Hong Kong Listing Boosts Alibaba Stock
By Joanne Chiu and Stu Woo
HONG KONG -- Alibaba Group Holding Ltd.'s Hong Kong listing has
given a fresh boost to what was already China's most valuable
The e-commerce giant's stock jumped 5.6% to 204 Hong Kong
dollars ($26.07) Thursday, giving investors who subscribed to the
$11.2 billion secondary offering a nearly 16% gain in three days
since the shares began trading on Tuesday morning.
Alibaba leaders said they wanted to list in Hong Kong because,
compared with its primary listing in New York, the semiautonomous
Chinese city has more investors who regularly use its products.
Alibaba dominates Chinese online retail and is pushing into food
delivery, cloud computing and other businesses.
"The U.S. investors probably gave it a discount it doesn't
deserve," said Bernstein analyst David Dai. He said the high share
price will help Alibaba motivate employees with stock options,
raise money in the future and boost the company's international
Alibaba's American depositary receipts rose 5.4% over the past
three sessions to US$200.82. That is just a tad off its historic
high in June last year, and gives the company a market value of
more than half a trillion dollars.
The difference between the two share-price moves in the last
three trading days is because the Hong Kong stock was initially
cheaper, since it was priced last week at a discount to the U.S.
securities. After Thursday's action, it is now trading at a
Some Chinese funds in Hong Kong have bought Alibaba stock, and
in coming months investors based in mainland China may rush to do
the same once the company's shares are available via a stock
connect program. If so, Alibaba's stock may rise further, said
David Gaud, Asia chief investment officer and head of discretionary
portfolio management at Pictet Wealth Management.
"Mainland investors are more comfortable with high valuations,"
At Wednesday's U.S. close, Alibaba was trading at a price of 24
times estimated earnings for the next 12 months, lower than its
rival Tencent Holding Ltd.'s nearly 27 times for the same period,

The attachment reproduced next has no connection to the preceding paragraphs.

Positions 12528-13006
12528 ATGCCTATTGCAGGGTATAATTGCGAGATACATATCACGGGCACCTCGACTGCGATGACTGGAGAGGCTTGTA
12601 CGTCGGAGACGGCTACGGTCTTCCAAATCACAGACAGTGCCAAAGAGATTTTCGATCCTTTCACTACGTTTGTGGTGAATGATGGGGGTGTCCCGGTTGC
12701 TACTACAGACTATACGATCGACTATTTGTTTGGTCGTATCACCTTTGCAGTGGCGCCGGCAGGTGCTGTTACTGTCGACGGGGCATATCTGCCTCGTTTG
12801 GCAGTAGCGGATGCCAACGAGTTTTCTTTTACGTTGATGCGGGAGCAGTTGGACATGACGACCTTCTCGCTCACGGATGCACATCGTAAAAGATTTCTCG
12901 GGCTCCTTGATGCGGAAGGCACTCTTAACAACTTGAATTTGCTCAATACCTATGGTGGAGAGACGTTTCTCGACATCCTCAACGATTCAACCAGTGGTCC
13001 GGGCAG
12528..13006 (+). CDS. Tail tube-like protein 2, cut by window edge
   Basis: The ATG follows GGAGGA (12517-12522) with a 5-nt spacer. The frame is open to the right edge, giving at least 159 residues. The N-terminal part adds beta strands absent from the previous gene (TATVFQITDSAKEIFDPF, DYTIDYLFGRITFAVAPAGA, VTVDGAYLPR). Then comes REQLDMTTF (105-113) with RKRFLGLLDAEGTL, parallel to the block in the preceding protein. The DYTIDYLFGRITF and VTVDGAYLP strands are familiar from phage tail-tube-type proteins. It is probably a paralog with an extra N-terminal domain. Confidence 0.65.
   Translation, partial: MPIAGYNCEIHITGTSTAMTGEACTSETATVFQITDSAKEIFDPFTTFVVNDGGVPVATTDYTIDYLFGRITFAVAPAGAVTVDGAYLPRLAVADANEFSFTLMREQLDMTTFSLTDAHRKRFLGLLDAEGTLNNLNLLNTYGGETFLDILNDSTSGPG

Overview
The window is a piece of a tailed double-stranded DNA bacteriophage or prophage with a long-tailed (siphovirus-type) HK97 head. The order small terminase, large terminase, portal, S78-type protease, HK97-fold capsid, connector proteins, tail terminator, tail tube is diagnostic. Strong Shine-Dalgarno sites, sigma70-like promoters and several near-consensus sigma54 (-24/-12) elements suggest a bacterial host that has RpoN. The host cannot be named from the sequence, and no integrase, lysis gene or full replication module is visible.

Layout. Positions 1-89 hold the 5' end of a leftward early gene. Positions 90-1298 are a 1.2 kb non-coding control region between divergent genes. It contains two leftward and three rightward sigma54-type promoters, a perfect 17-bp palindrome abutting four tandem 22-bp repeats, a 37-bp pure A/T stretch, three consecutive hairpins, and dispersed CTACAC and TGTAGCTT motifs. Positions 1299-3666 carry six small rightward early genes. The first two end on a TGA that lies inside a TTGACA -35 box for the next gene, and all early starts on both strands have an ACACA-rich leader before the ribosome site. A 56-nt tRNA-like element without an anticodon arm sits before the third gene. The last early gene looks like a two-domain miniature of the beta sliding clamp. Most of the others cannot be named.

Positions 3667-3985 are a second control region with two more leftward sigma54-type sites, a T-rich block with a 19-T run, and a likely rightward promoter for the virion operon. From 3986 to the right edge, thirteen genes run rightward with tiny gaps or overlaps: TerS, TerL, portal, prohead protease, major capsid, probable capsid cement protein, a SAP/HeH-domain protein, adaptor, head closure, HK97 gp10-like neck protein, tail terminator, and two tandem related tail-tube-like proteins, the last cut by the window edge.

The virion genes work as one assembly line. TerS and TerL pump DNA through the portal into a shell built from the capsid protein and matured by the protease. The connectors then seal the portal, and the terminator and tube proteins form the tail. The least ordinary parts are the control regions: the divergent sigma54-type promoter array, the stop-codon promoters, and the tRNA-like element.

according to FactSet.
Alibaba leaders wanted its 2014 initial public offering to be in
the Asian financial hub, but at the time the Hong Kong exchange's
"one shareholder, one vote" principle clashed with the company's
complicated structure that gives founders more control over other
shareholders. Alibaba settled for New York, where it raised $25
billion, a record that may be eclipsed in coming weeks by oil giant
Saudi Aramco's IPO. Hong Kong's exchange since relaxed its rules,
paving the way for Tuesday's listing.
The exchange is now reaping extra business. Alibaba shares
valued at HK$8.37 billion traded hands on Thursday, making it the
city's most active stock and accounting for more than a 10th of
total market turnover by value.
On Wednesday, the city's index compiler said Alibaba will join
the Hang Seng Composite Index from Dec. 9. The company isn't yet
eligible for the city's benchmark Hang Seng Index, but the index
compiler will consult investors on whether to include companies
with dual-class shares to its major benchmark in the first quarter
of next year.
Alibaba hasn't laid out detailed plans on how it intends to use
the $11.2 billion it raised. The company already had nearly $33
billion in cash and equivalents as of Sept. 30. Alibaba leaders
have said they simply wanted more flexibility, for example, to
invest in expanding businesses or for potential acquisitions. The
total raised may rise to about $13 billion if bankers underwriting
the deal exercise an option by mid-December to buy more shares.
Write to Joanne Chiu at firstname.lastname@example.org and Stu Woo at
(END) Dow Jones Newswires
November 28, 2019 07:20 ET (12:20 GMT)
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